Maybe Just a Treat
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3. Teach empathy. When you get to a dark house or unresponsive door bell, don’t permit the kids in your group to speak negatively about the people that might be behind the door. Instead, explain that there are many reasons someone may not open their door. Perhaps they are ill, can’t afford to purchase candy to give away, or they have to work. Your goal is to teach your child to have empathy rather than anger.
4. Teach satisfaction. When you return home with goodies, your child may complain that she did not get as much candy as she wanted, or the selection she had hoped for. This is a perfect time to help her focus on learning to feel content with what she did receive. Try not to become frustrated or angry about her lack of appreciation. Instead, talk to her about how lucky she is to have the opportunity to dress up and go trick or treating. Remind her that not every child gets to go and that she is very, very fortunate. Most importantly, resist the urge to ‘rescue’ your child by offering to trade her ‘bad’ candy for something she would like; instead, suggest that she keep what she likes and give away the rest.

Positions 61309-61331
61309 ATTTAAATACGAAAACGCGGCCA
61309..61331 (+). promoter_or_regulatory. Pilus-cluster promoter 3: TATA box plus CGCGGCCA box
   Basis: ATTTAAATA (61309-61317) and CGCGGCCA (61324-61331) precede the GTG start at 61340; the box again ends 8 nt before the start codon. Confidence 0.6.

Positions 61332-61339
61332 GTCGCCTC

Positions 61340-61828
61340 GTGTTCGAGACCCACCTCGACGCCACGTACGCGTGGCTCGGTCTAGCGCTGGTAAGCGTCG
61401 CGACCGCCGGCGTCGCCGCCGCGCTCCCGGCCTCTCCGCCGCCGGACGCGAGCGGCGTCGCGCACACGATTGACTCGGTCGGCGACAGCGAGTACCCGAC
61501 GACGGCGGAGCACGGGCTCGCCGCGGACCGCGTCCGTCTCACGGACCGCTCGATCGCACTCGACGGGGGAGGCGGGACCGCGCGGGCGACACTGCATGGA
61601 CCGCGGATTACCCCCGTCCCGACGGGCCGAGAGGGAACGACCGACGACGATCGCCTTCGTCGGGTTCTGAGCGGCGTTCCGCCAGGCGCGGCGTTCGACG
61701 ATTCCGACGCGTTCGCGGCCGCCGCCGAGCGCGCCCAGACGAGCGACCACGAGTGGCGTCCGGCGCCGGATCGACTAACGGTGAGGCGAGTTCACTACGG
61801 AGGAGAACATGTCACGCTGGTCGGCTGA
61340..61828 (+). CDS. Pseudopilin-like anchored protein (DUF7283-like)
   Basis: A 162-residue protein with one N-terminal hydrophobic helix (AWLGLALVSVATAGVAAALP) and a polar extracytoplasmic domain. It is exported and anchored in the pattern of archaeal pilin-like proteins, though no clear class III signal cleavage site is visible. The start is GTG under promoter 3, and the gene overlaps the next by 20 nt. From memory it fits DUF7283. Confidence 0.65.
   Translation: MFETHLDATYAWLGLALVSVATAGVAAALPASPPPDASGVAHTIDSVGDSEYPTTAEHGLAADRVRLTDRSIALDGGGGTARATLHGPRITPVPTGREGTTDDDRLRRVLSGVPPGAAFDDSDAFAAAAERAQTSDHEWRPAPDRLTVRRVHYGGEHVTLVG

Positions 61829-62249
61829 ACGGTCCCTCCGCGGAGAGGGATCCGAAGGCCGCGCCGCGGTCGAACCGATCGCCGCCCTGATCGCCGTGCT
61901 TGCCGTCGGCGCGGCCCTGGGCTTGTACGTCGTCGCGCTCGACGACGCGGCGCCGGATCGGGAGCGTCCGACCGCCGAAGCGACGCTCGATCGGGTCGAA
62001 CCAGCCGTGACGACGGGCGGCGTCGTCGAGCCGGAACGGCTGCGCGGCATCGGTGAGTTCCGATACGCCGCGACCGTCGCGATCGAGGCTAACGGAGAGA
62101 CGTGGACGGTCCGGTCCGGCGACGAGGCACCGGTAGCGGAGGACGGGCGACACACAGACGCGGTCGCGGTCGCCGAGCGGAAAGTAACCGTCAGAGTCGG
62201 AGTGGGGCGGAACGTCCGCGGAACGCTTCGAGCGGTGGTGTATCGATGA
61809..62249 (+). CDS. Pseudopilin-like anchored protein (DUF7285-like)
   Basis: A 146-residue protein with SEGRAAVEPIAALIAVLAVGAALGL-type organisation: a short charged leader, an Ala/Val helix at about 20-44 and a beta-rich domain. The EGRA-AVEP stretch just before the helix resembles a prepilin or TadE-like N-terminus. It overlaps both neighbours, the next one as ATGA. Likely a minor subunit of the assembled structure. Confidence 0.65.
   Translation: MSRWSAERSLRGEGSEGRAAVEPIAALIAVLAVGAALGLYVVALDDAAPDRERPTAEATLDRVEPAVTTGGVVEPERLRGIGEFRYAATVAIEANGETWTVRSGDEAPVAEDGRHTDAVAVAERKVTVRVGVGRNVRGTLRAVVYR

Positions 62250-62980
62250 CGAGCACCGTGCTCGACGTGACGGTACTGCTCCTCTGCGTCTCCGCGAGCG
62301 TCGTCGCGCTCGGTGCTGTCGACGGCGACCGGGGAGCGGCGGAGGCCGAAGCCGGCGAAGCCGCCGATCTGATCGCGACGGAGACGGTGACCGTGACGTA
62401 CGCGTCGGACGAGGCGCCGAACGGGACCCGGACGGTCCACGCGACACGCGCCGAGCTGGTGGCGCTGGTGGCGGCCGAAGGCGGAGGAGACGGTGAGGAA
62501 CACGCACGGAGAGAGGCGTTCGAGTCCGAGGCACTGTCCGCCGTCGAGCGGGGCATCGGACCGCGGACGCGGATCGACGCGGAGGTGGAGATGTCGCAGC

Remember that the goal is to teach your child to be satisfied with and appreciative of what she has, to not demand more; and to appreciate others, not resent them, if they don’t meet her desires immediately—or ever. Happy Halloween!
Dr. Susan Bartell is a Long Island-based, nationally recognized child psychologist, speaker, and award-winning author. Her latest book is The Top 50 Questions Kids Ask. Read more of Dr. Bartell’s advice at nymetroparents.com/bartell.